© MariaMontessori.com

Maria Montessori:  “The adult must recognize that he and she must take second place, endeavor all they can to understand the child, and to support and help him in the development of his life.  This should be the aim of mother, father, teacher.”

The most fundamental step that families need to take to assist their child in their growth and development is to have a conscious plan for family life.  The family unit must be strong and stable if it is to be a touchstone for the child as she navigates her way beyond family life. Margaret Stephenson, who worked and trained with Maria Montessori and who brought the Montessori movement to the US in the early 1960’s, described the task of the family in relation to the child:

“Offering a secure environment is the birthright of the child and the parents should be totally committed to this task.”  She explains that the adult need not be accepting of the child in every situation, but must offer love and security and must set the rules for how the family, as a social unit, lives in harmony by offering respect and clear expectations for family life.  The rules in a family must be weighed and measured and when set, they must be capable of being achieved. She adds: “even the smallest child can find and cherish his place, can witness the behavior of the other family members, can see their acceptance of the rules, can note their relationships to one another and can begin to grow and to develop within this loving, secured environment.”  Ms. Stephenson was not shy in suggesting that, “the firm NO to the child for inappropriate behavior, for actions which might harm him becomes something that the child can accept and respond to, without arguing, (which never should be allowed), without a temper tantrum (entered into to get his own way and from which the child must never be allowed to win), but a NO which follows a consistent pattern.”

© MariaMontessori.com

Every child needs order and routine in their lives, and providing such may be the biggest challenge that we face as parents. With the distractions and demands of both professional and social life, it is easy for us to be distracted (by an assortment of electronic devices) and to forget the basic requirement of parenting—giving your undivided attention to your child and to family activity.  Your attention provides the order and expectation your child needs to feel secure.  Ms. Stephenson continues:

“The no’s must always be for the same situations and the yes’s the same. Then the child knows where he stands, in relation to his behavior and actions and to his family’s responses”. To not offer a child the help they need to conform to the expectations of his society (whether the family, the classroom, the neighborhood) is to cheat him out of an understanding about HOW to act.  By behaving well and following the family rules, the child has the opportunity to feel the same success they feel when accomplishing a new task or skill. The rules do not have to be the same in the home and in the school, but they need to be consistently respected and enforced in each environment to impress the child.  It is an art to train children to have acceptable social behavior and to accept the rules of society—this art requires a gentle touch coupled with firmness that recognizes we want the people we love to be and do well.  If we accept this challenge, as parents, we do our children harm when we accept conduct which will lead the child to be chastised by his peers or social groups.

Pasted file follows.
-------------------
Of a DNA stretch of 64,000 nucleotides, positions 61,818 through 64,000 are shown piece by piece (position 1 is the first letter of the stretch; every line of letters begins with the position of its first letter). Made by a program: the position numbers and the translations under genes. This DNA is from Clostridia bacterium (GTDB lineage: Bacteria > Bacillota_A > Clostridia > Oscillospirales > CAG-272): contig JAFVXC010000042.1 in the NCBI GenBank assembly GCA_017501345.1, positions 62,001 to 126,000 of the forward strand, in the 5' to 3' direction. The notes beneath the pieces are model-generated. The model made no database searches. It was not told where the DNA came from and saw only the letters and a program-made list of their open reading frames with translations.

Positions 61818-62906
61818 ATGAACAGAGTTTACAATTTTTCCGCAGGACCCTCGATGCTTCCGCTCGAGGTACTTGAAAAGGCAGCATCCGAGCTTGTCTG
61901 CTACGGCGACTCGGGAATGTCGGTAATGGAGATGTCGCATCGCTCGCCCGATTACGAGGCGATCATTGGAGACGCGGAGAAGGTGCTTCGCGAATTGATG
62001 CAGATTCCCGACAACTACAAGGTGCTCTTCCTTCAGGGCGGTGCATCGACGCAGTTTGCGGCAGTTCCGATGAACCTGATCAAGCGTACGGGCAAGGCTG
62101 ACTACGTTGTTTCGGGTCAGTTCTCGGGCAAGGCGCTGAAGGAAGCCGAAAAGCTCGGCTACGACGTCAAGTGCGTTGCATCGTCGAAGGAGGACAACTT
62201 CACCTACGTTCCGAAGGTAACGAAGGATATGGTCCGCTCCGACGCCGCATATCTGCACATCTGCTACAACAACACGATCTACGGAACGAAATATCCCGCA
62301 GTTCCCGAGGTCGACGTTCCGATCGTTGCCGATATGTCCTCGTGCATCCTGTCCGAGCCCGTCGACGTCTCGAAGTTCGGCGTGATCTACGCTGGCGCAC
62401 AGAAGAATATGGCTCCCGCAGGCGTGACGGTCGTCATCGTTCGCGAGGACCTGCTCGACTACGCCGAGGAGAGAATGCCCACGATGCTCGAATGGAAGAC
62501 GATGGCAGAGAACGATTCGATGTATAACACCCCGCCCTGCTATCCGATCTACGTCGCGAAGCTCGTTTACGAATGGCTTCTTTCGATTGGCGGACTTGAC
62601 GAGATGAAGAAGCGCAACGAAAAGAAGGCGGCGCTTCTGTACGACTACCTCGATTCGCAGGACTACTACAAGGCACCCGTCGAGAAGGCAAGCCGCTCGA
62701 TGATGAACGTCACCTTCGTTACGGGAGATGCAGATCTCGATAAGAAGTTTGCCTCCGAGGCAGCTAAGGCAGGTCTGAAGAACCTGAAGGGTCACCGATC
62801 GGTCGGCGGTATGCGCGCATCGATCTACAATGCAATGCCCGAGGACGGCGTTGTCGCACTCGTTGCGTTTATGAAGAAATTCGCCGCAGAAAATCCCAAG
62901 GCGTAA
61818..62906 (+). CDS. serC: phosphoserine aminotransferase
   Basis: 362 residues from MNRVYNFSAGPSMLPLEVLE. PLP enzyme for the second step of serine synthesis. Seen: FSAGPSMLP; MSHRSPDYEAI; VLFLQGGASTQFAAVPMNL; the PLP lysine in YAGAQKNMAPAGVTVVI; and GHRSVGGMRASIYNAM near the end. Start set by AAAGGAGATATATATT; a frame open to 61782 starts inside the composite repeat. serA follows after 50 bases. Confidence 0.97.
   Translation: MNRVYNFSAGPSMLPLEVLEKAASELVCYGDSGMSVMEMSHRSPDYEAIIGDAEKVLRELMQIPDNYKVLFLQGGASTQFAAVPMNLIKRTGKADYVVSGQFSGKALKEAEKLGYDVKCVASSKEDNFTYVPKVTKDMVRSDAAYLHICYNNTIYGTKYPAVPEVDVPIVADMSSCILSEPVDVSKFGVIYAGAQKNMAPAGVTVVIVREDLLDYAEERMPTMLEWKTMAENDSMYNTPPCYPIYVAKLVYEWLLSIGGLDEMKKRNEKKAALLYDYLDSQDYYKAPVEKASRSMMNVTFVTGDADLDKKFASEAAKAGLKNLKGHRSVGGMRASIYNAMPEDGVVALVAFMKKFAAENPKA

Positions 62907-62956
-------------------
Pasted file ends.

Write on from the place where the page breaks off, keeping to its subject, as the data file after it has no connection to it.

How does this connect to Practical Life?  As teachers, we face the problem that children who do not experience these limits and boundaries at home will have trouble finding their place at school and they will spend their time searching for the boundaries. Without the “centering” that comes with a consistent, secure environment, a child will not attach to work that is designed to meet her needs. The secure child will be attracted to the activities in their environment and they will take joy in being a contributing member of their “class” society through their efforts to help and respect each other. To be exact, when we have children (and parents) doing exactly what they like, without regard to its effect on their social group, we have a chaotic rather than peaceful existence.

Ms. Stephenson: “ And so the art of Montessori thinking in the home, which we have to practice if our children are to make the most of their Montessori education, is to help them understand the rules of life in the society at home and to keep these rules. It is also to cooperate with the teachers and the schools in making the children aware of the fact that school and classroom have their appropriate rules and that we expect our children to keep them also. Parents and teachers have to form an alliance, because both are involved in helping the child help himself, and the fullness of that help can be given best by both together.”

Sue Pritzker is an AMI consultant and Head of School at Childpeace Montessori School in Portland, Oregon.